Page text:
Care-free vines: hyacinth bean

A fast-growing vine with handsome foliage, flowers and seedpods, hyacinth bean is a great addition to your garden. Here's a guide to growing these vines:

Care-free vines:  hyacinth bean

The benefits of hyacinth bean vines

Hyacinth beans are grown as a food plant in India, where both the young pods and fresh seeds are eaten. In this country, hyacinth bean is usually grown for its good looks, particularly in areas where summers are hot. They look beautiful and are self-sustaining once they have been planted.

  • 'Giganteus' is a cultivar with exceptionally large white flowers.
  • 'Ruby Moon' has lilac-coloured flowers.
  • This energetic climber is clad in large, segmented reddish leaves that make an attractive display throughout the growing season.
  • By midsummer, the ornamental leaves are accented by clusters of fragrant purple or white flowers resembling those of sweet pea.
  • After blossoms fade, they are followed by large, flat, red-violet seedpods as shiny as patent leather.
  • New flowers open, and beans form until summer's end.
  • Hyacinth bean is a vigorous vine that is able to climb several different types of trellises. The twining vines will wind themselves through chain-link fencing, scramble over a tripod of poles or turn strings or bird netting into a lush green screen.
  • They can even climb up the stalks of tall sunflowers or any other sturdy neighbour tall enough to shoulder a vine that tops out somewhere between 3 and 5.5 metres (10 and 18 feet).
  • Shrubs and small trees are particularly suitable for the job.

Growing hyacinth bean

Hyacinth bean is easy to raise from seed.

  • Where the growing season is short, start seeds indoors a month before the last frost.
  • Soak the seeds overnight in warm water.
  • Plant one seed to each 10 centimetre (four inch) pot of moistened potting soil, barely covering the seeds with soil.
  • Place the pots on a sunny windowsill and keep the soil moist and at room temperature until the seedlings are sturdy and it is warm enough to plant them outdoors in the garden.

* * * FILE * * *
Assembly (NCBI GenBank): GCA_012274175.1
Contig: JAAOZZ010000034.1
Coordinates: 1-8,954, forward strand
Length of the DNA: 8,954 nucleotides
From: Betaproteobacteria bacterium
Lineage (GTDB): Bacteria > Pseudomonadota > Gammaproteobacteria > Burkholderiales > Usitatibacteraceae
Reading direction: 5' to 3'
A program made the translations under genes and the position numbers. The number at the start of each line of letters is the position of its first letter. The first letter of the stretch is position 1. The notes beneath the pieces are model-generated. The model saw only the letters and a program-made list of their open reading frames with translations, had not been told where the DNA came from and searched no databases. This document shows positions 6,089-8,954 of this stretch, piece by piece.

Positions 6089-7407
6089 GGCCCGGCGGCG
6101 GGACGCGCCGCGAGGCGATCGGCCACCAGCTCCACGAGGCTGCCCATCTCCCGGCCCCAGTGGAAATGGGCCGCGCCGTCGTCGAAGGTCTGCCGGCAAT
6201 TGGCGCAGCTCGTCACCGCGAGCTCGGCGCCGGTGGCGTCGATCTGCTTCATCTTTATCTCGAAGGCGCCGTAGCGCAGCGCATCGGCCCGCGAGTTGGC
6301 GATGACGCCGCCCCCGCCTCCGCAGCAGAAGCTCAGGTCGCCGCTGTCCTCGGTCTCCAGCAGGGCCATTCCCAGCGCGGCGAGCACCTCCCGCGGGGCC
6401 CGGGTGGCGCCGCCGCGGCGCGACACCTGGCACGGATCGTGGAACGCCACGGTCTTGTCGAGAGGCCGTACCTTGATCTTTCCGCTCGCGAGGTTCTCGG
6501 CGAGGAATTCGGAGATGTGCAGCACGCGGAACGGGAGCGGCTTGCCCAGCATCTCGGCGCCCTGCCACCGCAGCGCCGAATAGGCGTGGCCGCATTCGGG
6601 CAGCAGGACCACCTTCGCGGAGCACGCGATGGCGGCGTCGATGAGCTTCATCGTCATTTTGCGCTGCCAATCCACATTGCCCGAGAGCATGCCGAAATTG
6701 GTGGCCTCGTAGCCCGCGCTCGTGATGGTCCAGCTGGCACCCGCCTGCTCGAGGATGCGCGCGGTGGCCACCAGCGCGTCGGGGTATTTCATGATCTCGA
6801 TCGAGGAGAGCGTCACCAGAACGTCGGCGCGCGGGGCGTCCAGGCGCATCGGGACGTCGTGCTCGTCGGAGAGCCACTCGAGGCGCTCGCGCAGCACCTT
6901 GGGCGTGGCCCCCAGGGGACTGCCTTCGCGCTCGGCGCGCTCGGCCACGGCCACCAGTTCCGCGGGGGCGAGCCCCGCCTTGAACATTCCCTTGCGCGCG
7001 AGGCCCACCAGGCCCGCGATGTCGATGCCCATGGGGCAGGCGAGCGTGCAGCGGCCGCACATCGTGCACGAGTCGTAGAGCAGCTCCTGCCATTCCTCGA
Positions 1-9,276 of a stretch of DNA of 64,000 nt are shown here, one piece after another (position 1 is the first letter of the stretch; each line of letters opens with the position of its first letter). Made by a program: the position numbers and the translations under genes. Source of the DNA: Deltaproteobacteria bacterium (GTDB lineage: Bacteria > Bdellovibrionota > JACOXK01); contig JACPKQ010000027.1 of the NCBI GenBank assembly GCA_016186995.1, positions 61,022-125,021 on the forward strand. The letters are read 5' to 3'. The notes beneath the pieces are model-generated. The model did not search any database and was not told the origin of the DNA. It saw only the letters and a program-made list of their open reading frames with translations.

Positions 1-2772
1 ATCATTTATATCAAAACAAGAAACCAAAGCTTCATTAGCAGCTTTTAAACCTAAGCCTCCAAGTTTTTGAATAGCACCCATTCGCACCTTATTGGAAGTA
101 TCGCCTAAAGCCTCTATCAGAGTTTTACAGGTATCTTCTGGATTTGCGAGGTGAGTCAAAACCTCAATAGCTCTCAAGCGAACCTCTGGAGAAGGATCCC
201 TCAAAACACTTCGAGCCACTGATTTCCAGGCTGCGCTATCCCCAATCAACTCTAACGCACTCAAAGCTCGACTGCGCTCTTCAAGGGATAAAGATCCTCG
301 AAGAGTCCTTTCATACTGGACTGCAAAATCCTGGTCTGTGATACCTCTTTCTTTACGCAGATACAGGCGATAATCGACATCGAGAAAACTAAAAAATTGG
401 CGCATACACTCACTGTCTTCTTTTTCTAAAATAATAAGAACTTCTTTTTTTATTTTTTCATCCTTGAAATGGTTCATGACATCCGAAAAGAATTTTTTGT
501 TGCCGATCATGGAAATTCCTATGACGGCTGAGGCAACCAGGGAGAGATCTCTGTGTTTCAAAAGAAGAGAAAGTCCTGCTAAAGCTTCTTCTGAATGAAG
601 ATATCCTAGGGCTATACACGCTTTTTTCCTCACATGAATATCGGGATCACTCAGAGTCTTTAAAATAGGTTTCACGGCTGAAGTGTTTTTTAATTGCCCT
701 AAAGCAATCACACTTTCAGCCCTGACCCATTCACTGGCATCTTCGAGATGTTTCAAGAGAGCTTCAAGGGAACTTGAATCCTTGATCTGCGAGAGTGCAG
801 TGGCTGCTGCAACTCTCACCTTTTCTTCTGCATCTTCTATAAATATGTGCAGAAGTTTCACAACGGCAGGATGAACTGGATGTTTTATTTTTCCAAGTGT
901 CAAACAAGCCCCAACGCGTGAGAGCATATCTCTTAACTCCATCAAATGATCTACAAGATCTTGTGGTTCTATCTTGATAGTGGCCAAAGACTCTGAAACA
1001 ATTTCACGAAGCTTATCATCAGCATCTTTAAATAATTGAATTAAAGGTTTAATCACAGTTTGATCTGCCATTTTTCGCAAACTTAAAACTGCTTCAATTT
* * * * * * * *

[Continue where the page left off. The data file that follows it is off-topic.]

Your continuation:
• Seeds can also be sown directly in the garden when the soil warms.
  • Loosen the soil and dig in a five-centimetre-thick (two-inch-thick) layer of compost or leaf mould.
  • Incorporate a granular, low-nitrogen fertilizer high in phosphorus and potash, such as a 5-10-10 formula, according to package directions.
  • Set the seeds 30 centimetres (12 inches) apart and barely cover them with soil.
  • Keep the soil constantly moist until the seedlings are sturdy.
  • When grown in warm temperatures and provided with water as needed to prevent wilting, hyacinth bean grows with lightning speed, so make sure the supports are already in place at planting time.
  • Apply an eight-centimetre-thick (three-inch-thick) layer of mulch, such as chopped leaves or compost, and fertilize monthly with 5-10-10, applied at half strength, to promote vigorous growth.
  • Care-free hyacinth beans have tiny sharp hairs on their leaves that effectively defend them from most insect pests.
  • Disease problems, other than root rot when grown in soggy soil, are almost non-existent.
  • Rabbits may nibble young plants. If so, cover seedlings with pest-excluding floating row cover, a non-woven fabric, or bird netting until mature leaves form.
  • After fall frost kills the vines, pull them out of the garden and compost them. In mild winter climates, where hyacinth bean may live from year to year, it will benefit from occasional pruning to manage its shape and size.

Versatile and attractive, hyacinth bean is a great way to take advantage of vertical space in your garden -- especially trees and sturdy flowers. Not only that, but they are almost completely self-sufficient. Once you establish a solid growth, these vines take care of themselves!

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